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The waves along thy pebbly shore,

There's pleasant Teviot-dale, a land
As blows the north-wind, heave their foam Made blithe with plough and harrow:
And curl around the dashing oar,

Why throw away a needful day
To go in search of Yarrow?

As late the boatman hies him home.

How sweet, at set of sun, to view

Thy golden mirror spreading wide, And see the mist of mantling blue

Float round the distant mountain's side.

At midnight hour, as shines the moon,
A sheet of silver spreads below,
And swift she cuts, at highest noon,
Light clouds, like wreaths of purest snow.

On thy fair bosom, silver lake,

O! I could ever sweep the oar,— When early birds at morning wake, And evening tells us toil is o'er.



FROM Stirling castle we had seen
The mazy Forth unravelled;
Had trod the banks of Clyde and Tay,
And with the Tweed had travelled;
And when we came to Clovenford,
Then said my "winsome marrow:"
"Whate'er betide, we'll turn aside,
And see the braes of Yarrow."

"Let Yarrow folk, frae Selkirk town,
Who have been buying, selling,
Go back to Yarrow; 'tis their own-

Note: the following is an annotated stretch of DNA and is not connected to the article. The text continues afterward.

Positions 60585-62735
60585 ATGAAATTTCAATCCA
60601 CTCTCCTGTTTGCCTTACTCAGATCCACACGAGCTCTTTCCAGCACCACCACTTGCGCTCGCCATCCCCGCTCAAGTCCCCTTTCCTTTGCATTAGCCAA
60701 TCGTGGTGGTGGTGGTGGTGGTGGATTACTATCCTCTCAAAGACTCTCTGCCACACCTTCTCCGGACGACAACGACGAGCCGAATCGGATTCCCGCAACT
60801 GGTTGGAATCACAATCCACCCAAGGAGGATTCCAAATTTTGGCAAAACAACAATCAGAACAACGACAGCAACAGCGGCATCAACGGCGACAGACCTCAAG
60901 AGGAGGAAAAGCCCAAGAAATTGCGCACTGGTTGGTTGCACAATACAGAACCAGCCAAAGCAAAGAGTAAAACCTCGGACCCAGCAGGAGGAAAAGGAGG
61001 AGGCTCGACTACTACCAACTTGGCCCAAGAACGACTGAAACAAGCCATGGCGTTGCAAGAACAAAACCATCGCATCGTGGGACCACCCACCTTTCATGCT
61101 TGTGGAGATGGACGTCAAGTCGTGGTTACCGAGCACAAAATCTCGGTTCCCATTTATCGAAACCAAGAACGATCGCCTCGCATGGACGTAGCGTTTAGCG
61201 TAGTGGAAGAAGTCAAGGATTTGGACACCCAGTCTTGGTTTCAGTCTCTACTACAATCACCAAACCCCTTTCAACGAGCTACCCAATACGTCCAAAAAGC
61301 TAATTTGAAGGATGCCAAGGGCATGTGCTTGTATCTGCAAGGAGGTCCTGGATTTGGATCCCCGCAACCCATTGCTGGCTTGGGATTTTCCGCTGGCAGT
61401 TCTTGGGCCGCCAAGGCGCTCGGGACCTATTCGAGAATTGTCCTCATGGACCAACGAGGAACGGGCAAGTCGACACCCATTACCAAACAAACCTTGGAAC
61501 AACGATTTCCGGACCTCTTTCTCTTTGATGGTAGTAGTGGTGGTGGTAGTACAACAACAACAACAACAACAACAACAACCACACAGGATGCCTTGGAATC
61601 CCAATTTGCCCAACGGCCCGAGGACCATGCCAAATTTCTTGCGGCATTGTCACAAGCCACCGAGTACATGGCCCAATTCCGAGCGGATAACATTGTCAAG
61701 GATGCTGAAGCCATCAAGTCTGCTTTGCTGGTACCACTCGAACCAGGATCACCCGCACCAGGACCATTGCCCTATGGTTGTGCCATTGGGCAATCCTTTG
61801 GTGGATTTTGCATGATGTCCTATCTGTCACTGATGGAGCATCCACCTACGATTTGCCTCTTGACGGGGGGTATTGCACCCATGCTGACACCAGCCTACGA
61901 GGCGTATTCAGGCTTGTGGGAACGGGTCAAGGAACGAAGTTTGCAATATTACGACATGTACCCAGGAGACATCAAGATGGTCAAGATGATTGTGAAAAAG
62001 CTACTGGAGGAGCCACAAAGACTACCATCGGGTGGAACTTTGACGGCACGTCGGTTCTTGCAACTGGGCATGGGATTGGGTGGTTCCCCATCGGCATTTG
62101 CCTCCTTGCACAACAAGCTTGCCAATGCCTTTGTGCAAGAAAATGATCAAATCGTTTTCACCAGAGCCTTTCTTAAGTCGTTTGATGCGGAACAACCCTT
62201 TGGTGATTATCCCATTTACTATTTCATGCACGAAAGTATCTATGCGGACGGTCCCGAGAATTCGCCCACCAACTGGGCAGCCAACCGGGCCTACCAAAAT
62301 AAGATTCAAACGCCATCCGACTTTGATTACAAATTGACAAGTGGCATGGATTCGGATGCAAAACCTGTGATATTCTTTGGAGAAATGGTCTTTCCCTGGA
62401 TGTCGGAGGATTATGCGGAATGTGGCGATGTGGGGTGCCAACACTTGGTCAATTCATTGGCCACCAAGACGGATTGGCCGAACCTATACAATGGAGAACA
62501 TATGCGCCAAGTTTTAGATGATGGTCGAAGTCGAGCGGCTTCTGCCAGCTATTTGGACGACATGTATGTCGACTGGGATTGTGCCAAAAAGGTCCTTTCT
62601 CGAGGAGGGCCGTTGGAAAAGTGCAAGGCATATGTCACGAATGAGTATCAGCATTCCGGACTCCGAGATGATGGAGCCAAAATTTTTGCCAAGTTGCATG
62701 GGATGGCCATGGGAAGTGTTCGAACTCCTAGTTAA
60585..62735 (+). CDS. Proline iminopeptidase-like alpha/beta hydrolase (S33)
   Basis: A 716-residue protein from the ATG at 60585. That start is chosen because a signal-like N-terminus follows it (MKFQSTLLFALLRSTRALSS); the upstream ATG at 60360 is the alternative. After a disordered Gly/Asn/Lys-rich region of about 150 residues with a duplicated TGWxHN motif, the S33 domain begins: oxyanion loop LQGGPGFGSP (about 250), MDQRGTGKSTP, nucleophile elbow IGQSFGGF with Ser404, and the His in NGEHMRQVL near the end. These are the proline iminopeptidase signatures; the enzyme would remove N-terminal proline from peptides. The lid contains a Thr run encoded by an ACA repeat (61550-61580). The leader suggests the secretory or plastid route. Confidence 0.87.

Each maiden to her dwelling!
On Yarrow's banks let herons feed,
Hares couch, and rabbits burrow!
But we will downward with the Tweed,
Nor turn aside to Yarrow.

"Busk Busk

*See the various poems, the scene of which is laid


the banks of the Yarrow; in particular, the exquisite ballad of Hamilton, on page 450 of this volume, begin


"What's Yarrow but a river bare,
That glides the dark hills under?
There are a thousand such elsewhere,

As worthy of your wonder."

Strange words they seemed, of slight and

ye, busk ye, my bonny, bonny Bride,
ye, busk ye, my winsome Marrow!


My true-love sighed for sorrow,

And looked me in the face, to think

I thus could speak of Yarrow!

"O, green," said I, "are Yarrow's holms, And sweet is Yarrow flowing!

Fair hangs the apple frae the rock,
But we will leave it growing.
O'er hilly path, and open Strath,
We'll wander Scotland thorough;
But, though so near, we will not turn
Into the dale of Yarrow.

"Let beeves and homebred kine partake
The sweets of Burn-mill meadow;
The swan on still St. Mary's Lake
Float double, swan and shadow!
We will not see them; will not go
To-day, nor yet to-morrow;
Enough, if in our hearts we know
There's such a place as Yarrow.

"There's Galla Water, Leader Haughs,
Both lying right before us;
And Dryborough, where with chiming Tweed Should we be loth to stir from home,
The lintwhites sing in chorus;

"If care with freezing years should come,
And wandering seem but folly,-

"Be Yarrow stream unseen, unknown!
It must, or we shall rue it:
We have a vision of our own;

Ah! why should we undo it?

The treasured dreams of times long past,
We'll keep them, winsome Marrow!
For when we're there, although 't is fair,
'T will be another Yarrow!

And yet be melancholy,-
Should life be dull, and spirits low,
T will soothe us in our sorrow,
That earth has something yet to show-
The bonny holms of Yarrow!"


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